• A set for the Ministry of Social Development & Poverty Reduction, if you're on income assistance
The forms from the registry will say you only need three photocopies of everything. This is because the registry forms don't include copies for the Family Maintenance Enforcement Program or the Ministry of Social Development & Poverty Reduction (since these aren't required in every case).

File the documents

You'll need:

  • all the sets of copies of your documents

Take all the copies of your documents to the Family Court registry and give them to the clerk.

Give the documents to the registry clerk. The clerk will keep one set of documents for the court file copy, and will stamp the other copies and return them to you. Provincial (Family) Court doesn't charge any fees for filing documents.

    If your application doesn't involve support, skip to Step 5.

    If you're applying to change the amount of support in an order that was originally filed with the Family Maintenance Enforcement Program(FMEP), send the FMEP one copy of your completed documents and attachments.

    • Mail or fax the documents to the FMEP office where the original support order was filed.
    • You can also ask registry staff to send a copy of your documents to the FMEP when you file your papers at the registry.

    Give the documents to the other party

    You'll need:

    • the stamped Respondent's copy of your complete set of documents
    • a blank Reply (Form 3)
    • a blank Financial Statement (Form 4), if needed
    • a person 19 or older to give the documents to the other person
    • the Proof of Service copy of your complete set of documents
    • an Affidavit of Personal Service (Form 5)

    There are strict rules about how to serve court documents on the other person.

    For an application to change a family order, you must arrange for personal service of the documents by a third person. The documents must be given to the other person by a person who is 19 years or older. You can't serve the documents yourself. You can hire a process server to do this or you can ask a friend to serve the documents for you.

    Attach the blank Reply (Form 3) and Financial Statement (Form 4) to the Respondent's copy of the filed documents.

    Give the person who will serve the documents:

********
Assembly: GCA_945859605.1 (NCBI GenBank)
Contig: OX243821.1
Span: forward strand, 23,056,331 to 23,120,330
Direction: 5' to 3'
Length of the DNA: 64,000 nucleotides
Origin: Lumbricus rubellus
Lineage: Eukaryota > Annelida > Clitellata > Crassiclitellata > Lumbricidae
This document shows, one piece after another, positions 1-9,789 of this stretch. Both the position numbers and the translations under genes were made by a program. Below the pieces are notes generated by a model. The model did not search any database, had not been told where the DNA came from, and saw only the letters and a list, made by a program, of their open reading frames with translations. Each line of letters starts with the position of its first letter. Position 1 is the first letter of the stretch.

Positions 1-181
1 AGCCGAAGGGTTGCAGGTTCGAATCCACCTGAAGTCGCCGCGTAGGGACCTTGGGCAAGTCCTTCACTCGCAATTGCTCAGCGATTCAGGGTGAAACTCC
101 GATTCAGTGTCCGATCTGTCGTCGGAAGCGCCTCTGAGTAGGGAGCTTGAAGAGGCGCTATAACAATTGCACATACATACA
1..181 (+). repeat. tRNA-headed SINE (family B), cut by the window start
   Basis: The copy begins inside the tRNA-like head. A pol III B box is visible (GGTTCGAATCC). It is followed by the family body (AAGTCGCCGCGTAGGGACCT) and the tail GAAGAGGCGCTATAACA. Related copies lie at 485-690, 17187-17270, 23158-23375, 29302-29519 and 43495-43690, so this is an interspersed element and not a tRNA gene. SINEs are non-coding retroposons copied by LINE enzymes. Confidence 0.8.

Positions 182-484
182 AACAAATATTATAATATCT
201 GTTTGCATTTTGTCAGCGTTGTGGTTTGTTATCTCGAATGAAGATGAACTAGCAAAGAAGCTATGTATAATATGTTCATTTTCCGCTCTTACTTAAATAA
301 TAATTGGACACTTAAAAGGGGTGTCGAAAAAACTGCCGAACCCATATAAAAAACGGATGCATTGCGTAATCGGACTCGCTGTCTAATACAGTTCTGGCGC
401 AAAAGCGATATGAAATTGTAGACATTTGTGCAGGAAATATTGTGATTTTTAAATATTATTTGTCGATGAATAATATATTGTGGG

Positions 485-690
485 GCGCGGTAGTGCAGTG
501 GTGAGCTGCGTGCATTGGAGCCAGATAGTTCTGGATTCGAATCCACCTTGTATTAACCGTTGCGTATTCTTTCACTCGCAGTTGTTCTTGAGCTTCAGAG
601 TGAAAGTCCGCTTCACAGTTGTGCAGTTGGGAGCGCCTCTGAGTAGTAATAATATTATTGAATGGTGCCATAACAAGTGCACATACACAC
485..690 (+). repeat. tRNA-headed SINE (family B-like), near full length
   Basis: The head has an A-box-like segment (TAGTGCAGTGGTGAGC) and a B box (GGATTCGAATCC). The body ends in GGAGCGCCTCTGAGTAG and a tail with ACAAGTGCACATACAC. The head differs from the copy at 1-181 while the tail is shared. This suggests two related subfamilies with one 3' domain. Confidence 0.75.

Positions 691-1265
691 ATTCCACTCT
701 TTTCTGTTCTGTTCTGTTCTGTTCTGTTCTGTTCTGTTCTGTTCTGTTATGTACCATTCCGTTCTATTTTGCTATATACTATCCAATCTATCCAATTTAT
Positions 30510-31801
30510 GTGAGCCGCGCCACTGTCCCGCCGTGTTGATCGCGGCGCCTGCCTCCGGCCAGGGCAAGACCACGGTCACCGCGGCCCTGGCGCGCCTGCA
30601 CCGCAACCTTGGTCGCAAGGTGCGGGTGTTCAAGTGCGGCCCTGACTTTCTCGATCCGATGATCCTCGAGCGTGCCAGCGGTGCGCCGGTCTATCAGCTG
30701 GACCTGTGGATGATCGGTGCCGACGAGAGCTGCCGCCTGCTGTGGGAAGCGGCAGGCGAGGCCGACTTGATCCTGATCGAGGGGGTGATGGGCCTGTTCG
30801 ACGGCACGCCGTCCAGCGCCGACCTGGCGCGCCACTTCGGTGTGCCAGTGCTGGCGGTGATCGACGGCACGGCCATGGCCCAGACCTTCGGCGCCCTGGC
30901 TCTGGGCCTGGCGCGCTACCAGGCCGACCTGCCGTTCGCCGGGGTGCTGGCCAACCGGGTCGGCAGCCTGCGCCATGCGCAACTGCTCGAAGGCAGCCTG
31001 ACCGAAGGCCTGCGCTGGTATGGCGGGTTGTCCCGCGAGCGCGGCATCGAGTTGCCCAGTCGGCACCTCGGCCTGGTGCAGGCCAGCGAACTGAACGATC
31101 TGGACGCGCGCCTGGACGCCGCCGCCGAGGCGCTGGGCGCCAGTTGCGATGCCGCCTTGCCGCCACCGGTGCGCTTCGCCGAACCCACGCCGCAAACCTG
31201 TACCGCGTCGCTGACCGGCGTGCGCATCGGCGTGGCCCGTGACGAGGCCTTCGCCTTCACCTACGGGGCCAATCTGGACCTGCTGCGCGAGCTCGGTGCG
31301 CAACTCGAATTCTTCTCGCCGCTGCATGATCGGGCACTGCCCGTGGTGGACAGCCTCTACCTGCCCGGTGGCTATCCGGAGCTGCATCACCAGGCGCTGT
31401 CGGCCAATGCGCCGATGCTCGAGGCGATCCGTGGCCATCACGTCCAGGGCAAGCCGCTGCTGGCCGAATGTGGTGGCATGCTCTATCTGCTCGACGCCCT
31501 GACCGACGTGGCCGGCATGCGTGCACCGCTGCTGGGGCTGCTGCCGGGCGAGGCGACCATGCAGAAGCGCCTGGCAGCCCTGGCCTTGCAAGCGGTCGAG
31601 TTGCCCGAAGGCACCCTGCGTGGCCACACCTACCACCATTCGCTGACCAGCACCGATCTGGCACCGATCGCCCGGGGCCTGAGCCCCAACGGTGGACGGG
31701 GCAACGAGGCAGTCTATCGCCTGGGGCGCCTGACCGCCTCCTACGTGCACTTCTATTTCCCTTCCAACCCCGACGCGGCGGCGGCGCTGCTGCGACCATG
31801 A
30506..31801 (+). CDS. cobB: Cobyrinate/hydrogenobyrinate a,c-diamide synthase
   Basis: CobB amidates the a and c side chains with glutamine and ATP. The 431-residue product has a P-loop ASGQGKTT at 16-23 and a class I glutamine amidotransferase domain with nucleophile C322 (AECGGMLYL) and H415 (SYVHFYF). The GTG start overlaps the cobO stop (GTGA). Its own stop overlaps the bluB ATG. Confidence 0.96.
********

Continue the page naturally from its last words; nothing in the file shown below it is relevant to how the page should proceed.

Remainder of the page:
• the filed Respondent's copy of your documents, including the two blank forms
    • the Proof of Service copy of your documents

    See Serve Provincial Court documents for information about how to serve a document and complete the Affidavit of Personal Service.

    If you can't arrange for personal service, you must get a court order for alternative service (sometimes called substituted service). See our step-by-step guide, arrange for alternative service. Or get help from a lawyer, such as family duty counsel, to do this.

    Wait for the Reply (Form 3)

    You'll need:

    • to give the other person 30 days to file their Reply

    After being served with the documents, the other person has 30 days to file a Reply (Form 3) and a Financial Statement (Form 4). The court registry will send these documents to you — the other person doesn't have to serve them on you.

    Check at the court registry after 30 days to find out if the Reply has arrived. The registry may not send the Reply to you for up to three weeks after it's filed.

    If the other person doesn't respond to your application, see If the other person doesn't respond to your application for an order.

    Choose your next guide

    You'll need:

    • your copy of your Application
    • the other person's completed Reply

    Read the Reply carefully to understand:

    • what parts of your application the other person agrees to and what parts they don't agree with, and
    • if they asked the court to make orders by filling out the Counterclaim portion of the Reply form.

    You may find that you both agree about some issues and only a few issues are still in dispute. Choose your next guide below.

    If you can both agree on some or all issues and you both want

    If you can't both agree and you want


    You've now gone through all the steps required to start a family law case to change an order in Provincial Court. Thank you for using our step-by-step guide.